Andrews spent many years as a professional radio broadcaster and it shows. He has that deep, syrupy tone of voice that instantly makes you pay attention. He knows his voice is an instrument and he plays it well.
"In a time of chaos...in a world of fear...one man stood up and started thinking!"
If you've never heard the podcast but were just curious, this world be a greeat introduction, although the podcast would be less expensive. If you're a Christian of moderate belief, you may find yourself actually identifying with Seth. If you're already an atheist, whether you've had a relious background or not, This book proves that you don't have to be a scientist or philosopher to make a solid case for reason and critical observation. The internet may be full of ridiculous ideas, but it also makes it easier to root out verifiable information and connect with others who have come to the same conclusion. Atheists used to be pretty lonely, but thanks to people like Seth, that's starting to change.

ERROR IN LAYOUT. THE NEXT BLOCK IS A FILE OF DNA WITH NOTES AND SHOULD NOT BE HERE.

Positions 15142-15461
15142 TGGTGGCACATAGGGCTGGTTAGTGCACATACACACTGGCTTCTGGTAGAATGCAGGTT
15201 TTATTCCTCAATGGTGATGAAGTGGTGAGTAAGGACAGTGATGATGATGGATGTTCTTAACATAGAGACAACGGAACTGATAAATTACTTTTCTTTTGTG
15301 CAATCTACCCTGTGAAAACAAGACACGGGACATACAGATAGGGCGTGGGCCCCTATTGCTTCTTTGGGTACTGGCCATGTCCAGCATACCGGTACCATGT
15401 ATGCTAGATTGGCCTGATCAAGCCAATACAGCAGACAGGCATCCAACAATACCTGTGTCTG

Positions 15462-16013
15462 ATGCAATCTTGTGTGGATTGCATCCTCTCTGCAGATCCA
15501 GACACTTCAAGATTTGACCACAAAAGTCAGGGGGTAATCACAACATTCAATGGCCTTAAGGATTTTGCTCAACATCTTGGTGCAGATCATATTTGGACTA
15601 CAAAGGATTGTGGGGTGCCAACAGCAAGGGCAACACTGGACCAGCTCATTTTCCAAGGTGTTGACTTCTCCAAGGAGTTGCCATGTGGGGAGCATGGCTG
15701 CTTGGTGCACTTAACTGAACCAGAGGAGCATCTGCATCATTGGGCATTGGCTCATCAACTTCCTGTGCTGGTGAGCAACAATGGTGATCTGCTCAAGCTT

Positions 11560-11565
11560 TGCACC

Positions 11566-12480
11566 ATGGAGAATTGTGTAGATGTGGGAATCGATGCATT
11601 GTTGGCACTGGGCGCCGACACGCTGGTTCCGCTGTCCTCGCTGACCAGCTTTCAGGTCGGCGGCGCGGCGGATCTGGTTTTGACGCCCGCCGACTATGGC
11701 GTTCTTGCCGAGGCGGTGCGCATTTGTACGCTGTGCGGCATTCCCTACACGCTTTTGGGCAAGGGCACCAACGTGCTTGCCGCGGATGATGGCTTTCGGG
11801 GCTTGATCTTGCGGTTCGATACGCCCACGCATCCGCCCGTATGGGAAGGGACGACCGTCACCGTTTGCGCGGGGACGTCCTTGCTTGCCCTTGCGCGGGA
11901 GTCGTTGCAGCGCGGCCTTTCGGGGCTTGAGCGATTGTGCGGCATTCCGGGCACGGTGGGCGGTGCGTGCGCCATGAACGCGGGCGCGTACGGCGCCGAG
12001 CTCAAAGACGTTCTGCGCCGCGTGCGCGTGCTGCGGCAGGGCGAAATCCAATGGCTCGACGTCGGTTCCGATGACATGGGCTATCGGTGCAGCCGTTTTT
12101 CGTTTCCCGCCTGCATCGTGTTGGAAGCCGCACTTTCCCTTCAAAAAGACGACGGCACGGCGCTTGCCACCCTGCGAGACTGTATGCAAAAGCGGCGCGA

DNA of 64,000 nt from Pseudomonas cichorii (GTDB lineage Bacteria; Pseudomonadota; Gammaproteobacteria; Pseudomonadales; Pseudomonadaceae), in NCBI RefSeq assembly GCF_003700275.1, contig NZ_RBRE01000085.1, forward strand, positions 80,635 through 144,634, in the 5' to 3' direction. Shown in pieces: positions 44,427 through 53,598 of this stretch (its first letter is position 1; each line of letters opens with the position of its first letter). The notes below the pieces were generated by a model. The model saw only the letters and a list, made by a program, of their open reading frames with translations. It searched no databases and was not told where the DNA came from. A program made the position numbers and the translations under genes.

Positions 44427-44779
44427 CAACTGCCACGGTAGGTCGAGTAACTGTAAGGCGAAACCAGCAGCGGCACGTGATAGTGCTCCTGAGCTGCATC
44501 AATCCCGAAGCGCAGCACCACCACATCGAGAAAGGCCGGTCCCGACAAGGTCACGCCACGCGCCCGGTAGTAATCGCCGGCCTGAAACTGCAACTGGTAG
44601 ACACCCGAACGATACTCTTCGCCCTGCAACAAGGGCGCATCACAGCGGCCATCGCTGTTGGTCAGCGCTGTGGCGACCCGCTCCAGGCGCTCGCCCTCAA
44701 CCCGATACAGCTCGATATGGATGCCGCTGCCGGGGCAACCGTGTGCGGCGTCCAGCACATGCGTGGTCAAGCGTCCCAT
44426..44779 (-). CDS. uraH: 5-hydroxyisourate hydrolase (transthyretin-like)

Real and funny
He is the author and it feels like I am listening to him tell me a story not read a book
It was like taking a breath of fresh air after trudging through smog all my life. To hear a man talk about his losing faith and finding reason without being a jerk about it, made me feel great. This is a great book.
I liked the Bible references used to point out the inconsistent messages.
Great voice for this
Never read the printed version but the audio was done very well. Kept my interest throughout and was often funny.
First book I have read of it's kind so I can't compare.
I actually enjoyed the whole book. I do wish he had dealt even further into what had made him change his mind having been so indoctrinated for so many years.